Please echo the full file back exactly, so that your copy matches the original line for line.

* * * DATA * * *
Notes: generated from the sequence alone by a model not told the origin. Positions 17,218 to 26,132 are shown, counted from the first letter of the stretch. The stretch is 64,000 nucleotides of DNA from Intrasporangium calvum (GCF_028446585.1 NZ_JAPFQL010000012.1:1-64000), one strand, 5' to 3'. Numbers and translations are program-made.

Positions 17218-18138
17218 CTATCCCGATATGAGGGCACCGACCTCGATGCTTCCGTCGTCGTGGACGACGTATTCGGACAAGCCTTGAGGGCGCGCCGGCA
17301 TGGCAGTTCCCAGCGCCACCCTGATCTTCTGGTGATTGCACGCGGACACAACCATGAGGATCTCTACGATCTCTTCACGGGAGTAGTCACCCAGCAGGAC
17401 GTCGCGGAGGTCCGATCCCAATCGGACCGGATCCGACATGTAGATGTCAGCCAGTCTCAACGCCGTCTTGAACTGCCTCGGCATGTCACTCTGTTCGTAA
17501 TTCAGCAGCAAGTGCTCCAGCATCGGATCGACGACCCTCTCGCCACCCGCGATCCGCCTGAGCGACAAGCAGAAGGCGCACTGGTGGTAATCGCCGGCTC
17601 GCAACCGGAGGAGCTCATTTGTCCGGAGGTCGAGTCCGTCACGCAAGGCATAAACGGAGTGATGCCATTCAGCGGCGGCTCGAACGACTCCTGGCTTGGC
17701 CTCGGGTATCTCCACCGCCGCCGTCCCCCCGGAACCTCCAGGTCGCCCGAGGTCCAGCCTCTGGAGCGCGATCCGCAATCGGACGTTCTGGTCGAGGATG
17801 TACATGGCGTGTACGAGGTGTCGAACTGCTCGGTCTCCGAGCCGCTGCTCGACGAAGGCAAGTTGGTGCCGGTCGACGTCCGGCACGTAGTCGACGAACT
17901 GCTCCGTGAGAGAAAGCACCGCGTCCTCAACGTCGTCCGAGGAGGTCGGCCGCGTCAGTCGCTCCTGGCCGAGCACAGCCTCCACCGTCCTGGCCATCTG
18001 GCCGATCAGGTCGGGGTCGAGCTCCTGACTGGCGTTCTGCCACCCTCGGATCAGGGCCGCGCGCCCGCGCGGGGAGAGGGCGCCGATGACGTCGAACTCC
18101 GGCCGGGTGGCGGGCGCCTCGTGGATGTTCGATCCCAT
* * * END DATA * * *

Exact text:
Notes: generated from the sequence alone by a model not told the origin. Positions 17,218 to 26,132 are shown, counted from the first letter of the stretch. The stretch is 64,000 nucleotides of DNA from Intrasporangium calvum (GCF_028446585.1 NZ_JAPFQL010000012.1:1-64000), one strand, 5' to 3'. Numbers and translations are program-made.

Positions 17218-18138
17218 CTATCCCGATATGAGGGCACCGACCTCGATGCTTCCGTCGTCGTGGACGACGTATTCGGACAAGCCTTGAGGGCGCGCCGGCA
17301 TGGCAGTTCCCAGCGCCACCCTGATCTTCTGGTGATTGCACGCGGACACAACCATGAGGATCTCTACGATCTCTTCACGGGAGTAGTCACCCAGCAGGAC
17401 GTCGCGGAGGTCCGATCCCAATCGGACCGGATCCGACATGTAGATGTCAGCCAGTCTCAACGCCGTCTTGAACTGCCTCGGCATGTCACTCTGTTCGTAA
17501 TTCAGCAGCAAGTGCTCCAGCATCGGATCGACGACCCTCTCGCCACCCGCGATCCGCCTGAGCGACAAGCAGAAGGCGCACTGGTGGTAATCGCCGGCTC
17601 GCAACCGGAGGAGCTCATTTGTCCGGAGGTCGAGTCCGTCACGCAAGGCATAAACGGAGTGATGCCATTCAGCGGCGGCTCGAACGACTCCTGGCTTGGC
17701 CTCGGGTATCTCCACCGCCGCCGTCCCCCCGGAACCTCCAGGTCGCCCGAGGTCCAGCCTCTGGAGCGCGATCCGCAATCGGACGTTCTGGTCGAGGATG
17801 TACATGGCGTGTACGAGGTGTCGAACTGCTCGGTCTCCGAGCCGCTGCTCGACGAAGGCAAGTTGGTGCCGGTCGACGTCCGGCACGTAGTCGACGAACT
17901 GCTCCGTGAGAGAAAGCACCGCGTCCTCAACGTCGTCCGAGGAGGTCGGCCGCGTCAGTCGCTCCTGGCCGAGCACAGCCTCCACCGTCCTGGCCATCTG
18001 GCCGATCAGGTCGGGGTCGAGCTCCTGACTGGCGTTCTGCCACCCTCGGATCAGGGCCGCGCGCCCGCGCGGGGAGAGGGCGCCGATGACGTCGAACTCC
18101 GGCCGGGTGGCGGGCGCCTCGTGGATGTTCGATCCCAT